Tips for a Successful Drug Intervention

Drug intervention is a powerful way to help addicts see the true extent of how drug or alcohol use is affecting their own lives and the lives of those around them. Interventions can be difficult for everyone involved, but following a few simple guidelines will increase the odds for success.

Invite Close Friends and Family Members

The ideal number of people should be from four to six adults who have been directly impacted by the addict’s behavior.

Do it with Love

People struggling with addiction need to know the intervention is being done out of love.  Addicts should understand that the people around them still love them despite their mistakes, and that there are people who fully believe that they are capable of turning their lives around.

Be Prepared

Before conducting the intervention, all people involved should meet at least once before hand to discuss the plan for the intervention. Deciding the order in which everyone will speak and anticipating all possible reactions and scenarios will help to mentally and emotionally prepare all participants.

Location, Location, Location

The  family intervention should happen in a location where the addict feels comfortable. Most experts also recommend that the intervention happen when the addict is sober, so that he can listen and comprehend what is being said and the consequences he or she may face by not entering treatment.

Choose Consequences

Every participant in the drug or alcohol intervention should clearly state the consequences they are prepared to enforce if the addict chooses not to go through treatment. Consequences should center on no longer enabling the addicts behavior, whether it is cutting off the money supply the addict requires to continue using, severing all personal contact or even no longer providing a place for them to stay.

Have a Treatment Plan In Place

Since the ultimate goal of an intervention is having the addict enter rehabilitation, prior research and preparation is essential. Plans should be in place to move the subject of the intervention into treatment on the very same day. It’s a good idea to have bags packed, and arrangements in place for caring for children and pets. Anticipate any excuses the addict might use to avoid entering treatment and eradicate them.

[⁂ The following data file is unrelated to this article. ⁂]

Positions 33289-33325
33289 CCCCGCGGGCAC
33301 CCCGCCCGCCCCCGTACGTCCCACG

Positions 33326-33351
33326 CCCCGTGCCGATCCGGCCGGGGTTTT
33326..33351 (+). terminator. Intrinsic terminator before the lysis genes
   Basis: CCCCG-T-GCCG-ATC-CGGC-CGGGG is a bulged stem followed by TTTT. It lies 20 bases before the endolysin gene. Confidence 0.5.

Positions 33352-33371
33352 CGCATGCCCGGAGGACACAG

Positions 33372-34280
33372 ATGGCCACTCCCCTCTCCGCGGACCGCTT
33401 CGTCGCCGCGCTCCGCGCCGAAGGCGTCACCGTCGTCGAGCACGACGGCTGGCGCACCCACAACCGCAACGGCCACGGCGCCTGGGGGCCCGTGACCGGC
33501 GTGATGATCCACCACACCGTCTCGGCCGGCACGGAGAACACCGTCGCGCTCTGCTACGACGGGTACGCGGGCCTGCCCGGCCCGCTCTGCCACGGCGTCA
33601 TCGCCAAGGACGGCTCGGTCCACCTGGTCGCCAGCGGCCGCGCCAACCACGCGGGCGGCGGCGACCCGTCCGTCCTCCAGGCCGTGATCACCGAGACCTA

Listening is Key

If at any point during the intervention, the addict begins asking for information regarding the treatment center and the amount of time he or she will need to stay, this is a sign that the addict is considering entering treatment.

Trust a Professional

Utilizing the services of a professional interventionist is a good idea as they can aid in every step of the process from early planning to the logistics of the intervention itself. People experienced in intervention services are skilled at keeping participants focused and productive and can assist in diffusing confrontation during this highly-charged, emotional experience. Having a professional on hand provides support for all involved and most importantly – the peace of mind that comes from knowing you’ve done everything possible to get your loved one into the treatment they so desperately need.


Mike Loverde

As a Certified Intervention Professional (CIP), member of NAATP, NAADAC, and accredited by the Pennsylvania Certification Board, Mike Loverde knows first-hand what it’s like to live life with addiction. By overcoming it, he had a calling to work with others who struggle with drug and alcohol addictions—the people who use and the families who feel helpless watching them decay.

With thousands of interventions across the United States done and many more to come, Loverde continues to own the intervention space, since 2005, by working with medical doctors, psychiatrists, psychologists and others who need expert assistance for their patients who need intervention. To further his impact on behavioral health and maximize intervention effectiveness, Loverde is near completion of a Masters in Addiction Studies (MHS) accreditation, as well as a Licensed Independent Substance Abuse Counselor (LISAC), and is committed to attaining the designation of a Licensed Professional Counselor (LPC).

More Posts - Website

Follow Me: